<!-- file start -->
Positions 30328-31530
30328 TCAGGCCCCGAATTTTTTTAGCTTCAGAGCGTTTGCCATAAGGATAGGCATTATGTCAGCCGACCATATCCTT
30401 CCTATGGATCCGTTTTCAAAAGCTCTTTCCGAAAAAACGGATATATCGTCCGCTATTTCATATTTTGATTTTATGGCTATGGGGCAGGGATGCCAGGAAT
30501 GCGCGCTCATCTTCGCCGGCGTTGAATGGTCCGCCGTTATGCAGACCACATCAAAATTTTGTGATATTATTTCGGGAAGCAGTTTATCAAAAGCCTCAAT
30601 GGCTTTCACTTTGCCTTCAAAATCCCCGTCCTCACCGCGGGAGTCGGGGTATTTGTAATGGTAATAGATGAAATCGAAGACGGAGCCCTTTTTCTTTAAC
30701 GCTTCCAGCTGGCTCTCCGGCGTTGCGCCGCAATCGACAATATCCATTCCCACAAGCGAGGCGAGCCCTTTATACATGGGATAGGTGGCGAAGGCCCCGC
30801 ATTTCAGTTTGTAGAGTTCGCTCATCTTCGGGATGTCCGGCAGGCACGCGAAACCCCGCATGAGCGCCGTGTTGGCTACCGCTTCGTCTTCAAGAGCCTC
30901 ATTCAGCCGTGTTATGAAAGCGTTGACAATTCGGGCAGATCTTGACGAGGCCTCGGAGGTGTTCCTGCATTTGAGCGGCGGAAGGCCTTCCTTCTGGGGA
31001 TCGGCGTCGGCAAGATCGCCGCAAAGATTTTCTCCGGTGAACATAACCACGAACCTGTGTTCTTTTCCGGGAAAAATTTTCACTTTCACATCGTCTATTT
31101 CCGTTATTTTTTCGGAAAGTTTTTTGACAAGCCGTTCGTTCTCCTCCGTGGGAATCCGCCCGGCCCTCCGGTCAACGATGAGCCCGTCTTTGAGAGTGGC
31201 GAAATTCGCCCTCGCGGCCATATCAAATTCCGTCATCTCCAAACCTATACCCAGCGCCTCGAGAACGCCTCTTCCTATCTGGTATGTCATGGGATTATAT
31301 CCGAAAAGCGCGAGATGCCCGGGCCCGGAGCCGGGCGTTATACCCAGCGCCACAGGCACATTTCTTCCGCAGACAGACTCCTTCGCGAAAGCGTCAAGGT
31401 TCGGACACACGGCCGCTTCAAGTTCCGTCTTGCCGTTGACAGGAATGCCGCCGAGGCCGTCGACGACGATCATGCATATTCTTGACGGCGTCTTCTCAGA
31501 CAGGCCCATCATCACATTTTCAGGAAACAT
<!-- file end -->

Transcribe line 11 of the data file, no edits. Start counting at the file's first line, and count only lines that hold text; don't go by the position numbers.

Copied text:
31201 GAAATTCGCCCTCGCGGCCATATCAAATTCCGTCATCTCCAAACCTATACCCAGCGCCTCGAGAACGCCTCTTCCTATCTGGTATGTCATGGGATTATAT